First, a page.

In recent Musalaha meetings we have been reflecting on Philippians chapter 2, where Paul writes about Jesus coming to earth. This act was very significant on his part, as it required him to give up his position of authority, power and glory in God’s heavenly kingdom. All the riches of heaven were at his disposal, but instead he lowered himself and became a slave on our behalf. Philippians 2:7 says that he “made Himself of no reputation, taking the form of a bondservant, and coming in the likeness of men.” The creator made himself into one of the created.

This is an important point to remember, especially as we are coming into the Christmas season, which is marked by remembering that Jesus was born in Bethlehem. He came to earth as a human, in the most vulnerable and humble way possible. He was born in a stable, because there was no room for him, among animals and shepards. In the Middle East (ancient and modern), hospitality is one of the most important cultural values, so this theme of humility reverberates even more. To turn away anyone, let alone a pregnant woman, is almost unthinkable, and yet this is how Jesus came into the world. He came, not as a warrior or king, demanding power and recognition, but as the son of a humble carpenter. Jesus emptied himself of all that was royal and princely. He took on human flesh, and “being found in appearance as a man, He humbled Himself and became obedient to the point of death, even the death of the cross.” (Philippians 2:8) Jesus did all of this willingly, in order to provide us with a salvation we do not deserve.

The incarnation of Christ is also essential to the process of reconciliation, because in order to reconcile with our enemies, we also need to humble ourselves. Jesus provided us with the perfect example to follow in this regard. In our country right now, the situation is very difficult. People on both sides of the political divide are demanding recognition without being willing to give it. People are demanding recognition of their identity, and of their rights. They are demanding recognition of their political or theological opinions, and they are putting all of this recognition as a precondition for fellowship. We all think that we are right and that others who disagree with us are wrong. This is completely normal. However, we cannot make the mistake of refusing to fellowship with others just because they disagree with us. We must remain humble, and open to the possibility that we are wrong. Paul writes, “Let nothing be done through selfish ambition or conceit, but in lowliness of mind let each esteem others better than himself.” (Philippians 2:3)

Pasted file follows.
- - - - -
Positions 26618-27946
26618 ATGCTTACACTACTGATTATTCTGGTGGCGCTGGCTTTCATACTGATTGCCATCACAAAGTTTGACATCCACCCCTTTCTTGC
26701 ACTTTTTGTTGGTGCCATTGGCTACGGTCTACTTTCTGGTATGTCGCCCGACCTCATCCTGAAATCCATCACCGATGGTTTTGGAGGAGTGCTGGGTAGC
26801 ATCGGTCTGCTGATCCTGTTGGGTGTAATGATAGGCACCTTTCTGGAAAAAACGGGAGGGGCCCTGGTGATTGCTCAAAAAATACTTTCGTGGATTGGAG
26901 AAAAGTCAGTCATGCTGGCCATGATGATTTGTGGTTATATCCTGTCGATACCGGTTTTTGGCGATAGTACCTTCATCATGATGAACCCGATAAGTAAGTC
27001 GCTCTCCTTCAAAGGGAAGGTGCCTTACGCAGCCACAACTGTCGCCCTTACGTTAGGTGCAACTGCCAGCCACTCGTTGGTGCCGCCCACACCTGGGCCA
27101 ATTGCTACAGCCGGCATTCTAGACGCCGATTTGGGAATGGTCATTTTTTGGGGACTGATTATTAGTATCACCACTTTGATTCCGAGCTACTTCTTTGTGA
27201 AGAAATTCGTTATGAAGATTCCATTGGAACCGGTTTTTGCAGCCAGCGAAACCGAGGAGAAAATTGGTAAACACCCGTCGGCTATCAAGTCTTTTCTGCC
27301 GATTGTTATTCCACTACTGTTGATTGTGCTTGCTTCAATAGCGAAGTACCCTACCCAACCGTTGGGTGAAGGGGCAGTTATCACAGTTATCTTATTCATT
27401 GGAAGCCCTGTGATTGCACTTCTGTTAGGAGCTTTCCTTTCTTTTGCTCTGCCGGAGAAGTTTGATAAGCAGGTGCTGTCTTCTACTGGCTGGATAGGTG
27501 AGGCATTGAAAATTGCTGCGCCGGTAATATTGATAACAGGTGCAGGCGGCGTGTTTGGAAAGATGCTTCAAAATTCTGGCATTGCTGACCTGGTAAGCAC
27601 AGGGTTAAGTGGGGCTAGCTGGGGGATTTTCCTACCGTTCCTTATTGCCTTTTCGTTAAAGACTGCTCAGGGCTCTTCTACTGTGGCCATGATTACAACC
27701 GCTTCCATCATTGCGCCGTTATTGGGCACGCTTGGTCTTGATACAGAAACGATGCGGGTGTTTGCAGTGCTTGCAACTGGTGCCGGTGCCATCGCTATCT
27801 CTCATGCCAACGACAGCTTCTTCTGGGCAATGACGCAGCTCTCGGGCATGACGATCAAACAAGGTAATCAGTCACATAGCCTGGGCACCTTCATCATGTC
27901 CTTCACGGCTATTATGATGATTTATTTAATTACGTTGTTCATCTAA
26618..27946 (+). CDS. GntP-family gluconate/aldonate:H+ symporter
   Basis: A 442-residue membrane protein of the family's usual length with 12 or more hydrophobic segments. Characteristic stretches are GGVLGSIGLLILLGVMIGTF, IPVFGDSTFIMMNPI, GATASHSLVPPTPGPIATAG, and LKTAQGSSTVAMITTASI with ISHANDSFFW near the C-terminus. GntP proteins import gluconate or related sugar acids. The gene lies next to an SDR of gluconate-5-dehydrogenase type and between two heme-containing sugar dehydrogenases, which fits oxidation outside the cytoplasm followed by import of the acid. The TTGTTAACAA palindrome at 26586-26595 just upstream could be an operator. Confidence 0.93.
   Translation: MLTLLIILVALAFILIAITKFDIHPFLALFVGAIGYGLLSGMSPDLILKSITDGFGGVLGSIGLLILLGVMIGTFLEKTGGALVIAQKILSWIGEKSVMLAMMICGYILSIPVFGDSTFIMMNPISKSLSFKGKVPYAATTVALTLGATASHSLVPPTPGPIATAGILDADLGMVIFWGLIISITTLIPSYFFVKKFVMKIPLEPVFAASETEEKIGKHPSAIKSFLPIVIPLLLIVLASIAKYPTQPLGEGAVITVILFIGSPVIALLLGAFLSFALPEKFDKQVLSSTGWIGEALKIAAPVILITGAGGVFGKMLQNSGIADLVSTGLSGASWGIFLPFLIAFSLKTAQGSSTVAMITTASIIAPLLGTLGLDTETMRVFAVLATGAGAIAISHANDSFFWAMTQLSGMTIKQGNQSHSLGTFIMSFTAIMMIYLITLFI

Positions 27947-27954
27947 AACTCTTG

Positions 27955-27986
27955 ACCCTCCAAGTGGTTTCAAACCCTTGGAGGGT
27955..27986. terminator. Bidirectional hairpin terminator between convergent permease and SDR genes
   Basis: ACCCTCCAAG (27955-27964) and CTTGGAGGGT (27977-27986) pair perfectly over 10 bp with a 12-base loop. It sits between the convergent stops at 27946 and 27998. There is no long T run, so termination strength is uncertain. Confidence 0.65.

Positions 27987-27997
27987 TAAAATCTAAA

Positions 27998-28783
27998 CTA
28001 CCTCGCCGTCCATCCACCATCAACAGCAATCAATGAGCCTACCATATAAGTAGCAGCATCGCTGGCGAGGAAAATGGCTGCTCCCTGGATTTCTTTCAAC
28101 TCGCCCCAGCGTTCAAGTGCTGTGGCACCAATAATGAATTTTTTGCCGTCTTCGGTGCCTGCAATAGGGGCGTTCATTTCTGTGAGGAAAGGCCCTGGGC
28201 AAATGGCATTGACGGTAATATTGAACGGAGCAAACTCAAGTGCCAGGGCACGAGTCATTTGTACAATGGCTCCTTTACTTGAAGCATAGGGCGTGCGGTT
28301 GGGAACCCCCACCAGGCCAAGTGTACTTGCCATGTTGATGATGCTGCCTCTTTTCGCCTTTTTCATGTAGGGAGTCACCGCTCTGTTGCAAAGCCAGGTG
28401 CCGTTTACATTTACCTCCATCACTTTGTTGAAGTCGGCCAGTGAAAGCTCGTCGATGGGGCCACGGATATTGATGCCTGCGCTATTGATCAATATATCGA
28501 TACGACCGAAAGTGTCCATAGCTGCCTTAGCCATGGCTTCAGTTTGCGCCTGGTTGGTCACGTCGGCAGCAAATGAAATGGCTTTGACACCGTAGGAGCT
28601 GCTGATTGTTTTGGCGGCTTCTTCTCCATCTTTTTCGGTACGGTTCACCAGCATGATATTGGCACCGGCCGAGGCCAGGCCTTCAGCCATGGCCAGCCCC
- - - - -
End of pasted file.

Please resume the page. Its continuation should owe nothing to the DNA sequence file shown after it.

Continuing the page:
Part of our human nature is to constantly seek after more power and privilege. We are always trying to improve our situation by getting a better passport, or getting into a better school, we are always looking out for a better job, a bigger salary, or a bigger house. But if we look at the example Jesus set, we see that he went in the opposite direction. He did not seek more privilege, in fact he freely gave up the privileges and power he had, and lowered himself to the level of a human slave. In order to reach us, and to reconcile humankind and God, Jesus came down to our level, and removed every obstacle standing in our way, barring us from God. We must do the same. We need to reach out to our enemies, to go where they are and meet them there. We are not above anyone else, and we should not be above meeting with anyone else, especially our brothers and sisters in the Messiah. Above all, it is our duty to seek fellowship with each other, and to seek after reconciliation.

The conditions of our conflict separated us from each other, and our anger and fear keep this separation intact, but we are called to be different, and to challenge and change the world by our example. We are to be “blameless and harmless, children of God without fault in the midst of a crooked and perverse generation,” and we are to “shine as lights in the world.” (Philippians 2:15). Humble and vulnerable as the baby-king, this is how we will change the world.

Written by Salim J. Munayer
Edited by Joshua Korn